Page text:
Many times I've heard people discuss this and it usually ends with "the community is better off without people like that." Well, I'm here to say that isn't true. It's better to reform people, help them enjoy quiz bowl, and show them that there is more to it than just winning games. I don't think its right to place a lifetime ban on someone unless their cheating occurred at something like a nationals tournament. It's better to give their team forfeits and perhaps give them a suspension so that they can introspect. Thus, a player can decide to come back of their own will and make a difference when they do.

This issue has been irking me for a while and I just wanted to get it out there. Feel free to comment your (potentially angry) thoughts.
Mohan Malhotra
The Independence School '12
Charter School of Wilmington '16
New York University '20
Wilmington, DE/New York City, NY

User avatar
1992 in spaceflight
Auron
Posts: 1379
Joined: Wed Jun 01, 2011 8:11 pm
Location: St. Louis-area, MO

Re: Cheating in High School Quiz Bowl

Post by 1992 in spaceflight »

Mohan, cheating at one of your first practices is a lot different than cheating at a tournament. I'm sympathetic to the idea that you shouldn't be too harsh on kids in practice that do this-you should pull them aside and let them know that they shouldn't be cheating at practice or tournaments, and then teach them how to improve.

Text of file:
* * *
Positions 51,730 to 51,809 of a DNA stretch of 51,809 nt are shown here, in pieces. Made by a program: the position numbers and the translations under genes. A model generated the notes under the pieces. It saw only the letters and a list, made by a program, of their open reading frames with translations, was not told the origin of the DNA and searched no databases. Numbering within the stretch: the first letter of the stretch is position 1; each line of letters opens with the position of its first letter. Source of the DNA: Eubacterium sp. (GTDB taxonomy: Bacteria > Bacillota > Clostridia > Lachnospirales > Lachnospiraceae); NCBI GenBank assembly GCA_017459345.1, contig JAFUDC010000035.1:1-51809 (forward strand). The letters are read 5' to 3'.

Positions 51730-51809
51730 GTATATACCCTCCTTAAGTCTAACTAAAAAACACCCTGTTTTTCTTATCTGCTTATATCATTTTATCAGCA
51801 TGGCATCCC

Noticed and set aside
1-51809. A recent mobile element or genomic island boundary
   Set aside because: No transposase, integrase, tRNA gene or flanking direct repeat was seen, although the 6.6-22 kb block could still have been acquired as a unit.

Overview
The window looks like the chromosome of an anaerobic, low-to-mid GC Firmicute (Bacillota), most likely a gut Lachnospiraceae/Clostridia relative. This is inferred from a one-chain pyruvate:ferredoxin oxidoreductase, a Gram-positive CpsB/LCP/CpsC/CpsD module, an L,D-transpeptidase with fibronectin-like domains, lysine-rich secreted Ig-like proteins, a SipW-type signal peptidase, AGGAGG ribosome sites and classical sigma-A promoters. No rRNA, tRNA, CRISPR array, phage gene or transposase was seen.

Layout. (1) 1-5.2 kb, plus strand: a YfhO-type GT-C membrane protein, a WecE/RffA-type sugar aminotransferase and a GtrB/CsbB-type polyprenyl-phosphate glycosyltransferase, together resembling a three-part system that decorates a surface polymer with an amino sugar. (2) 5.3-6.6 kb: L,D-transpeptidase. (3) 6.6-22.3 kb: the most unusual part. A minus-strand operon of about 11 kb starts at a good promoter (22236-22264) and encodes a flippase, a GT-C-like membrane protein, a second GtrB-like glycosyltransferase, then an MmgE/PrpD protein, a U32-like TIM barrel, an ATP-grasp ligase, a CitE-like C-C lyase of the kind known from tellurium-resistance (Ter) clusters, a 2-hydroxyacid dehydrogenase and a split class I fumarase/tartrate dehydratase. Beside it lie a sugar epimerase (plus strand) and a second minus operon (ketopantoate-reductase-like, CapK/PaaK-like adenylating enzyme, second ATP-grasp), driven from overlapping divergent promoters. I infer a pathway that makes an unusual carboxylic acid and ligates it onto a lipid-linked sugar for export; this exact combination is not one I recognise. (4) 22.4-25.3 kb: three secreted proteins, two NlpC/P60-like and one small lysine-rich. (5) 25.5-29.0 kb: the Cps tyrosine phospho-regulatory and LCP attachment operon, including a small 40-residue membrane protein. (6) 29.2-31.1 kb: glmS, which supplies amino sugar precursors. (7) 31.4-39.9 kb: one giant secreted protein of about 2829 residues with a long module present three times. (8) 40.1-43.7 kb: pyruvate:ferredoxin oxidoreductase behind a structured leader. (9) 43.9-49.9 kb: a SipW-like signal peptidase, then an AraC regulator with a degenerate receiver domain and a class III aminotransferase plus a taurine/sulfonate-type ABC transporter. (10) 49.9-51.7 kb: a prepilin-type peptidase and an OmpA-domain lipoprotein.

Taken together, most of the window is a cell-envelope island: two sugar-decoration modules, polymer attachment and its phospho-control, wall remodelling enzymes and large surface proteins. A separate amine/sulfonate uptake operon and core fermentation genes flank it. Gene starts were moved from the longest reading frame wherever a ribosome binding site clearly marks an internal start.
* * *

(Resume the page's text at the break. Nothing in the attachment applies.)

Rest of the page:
However, I have absolutely no sympathy for someone who cheats at a tournament, nationals or otherwise. Quizbowl is about being able to trust people, and if you cannot be trustworthy during a tournament, then tough luck. If you acquire a question set before you play it, I have no qualms about you being banned from playing tournaments in your area. Cheating at tournaments doesn't reflect well on the schools involved or quizbowl as a whole.
Jacob O'Rourke
Washington (MO) HS Assistant Coach (2014-Present); MOQBA Secretary (2015-Present)
Formerly: HSAPQ Host Contact; NASAT Outreach Coordinator (2016 and 2017); Kirksville HS Assistant Coach (2012-2014); Truman State '14; and Pacific High (MO) '10


"And here we are as on a darkling plain, Swept by confused alarms of struggle and flight, Where ignorant armies clash by night."
Matthew Arnold, Dover Beach.

RexSueciae
Rikku
Posts: 376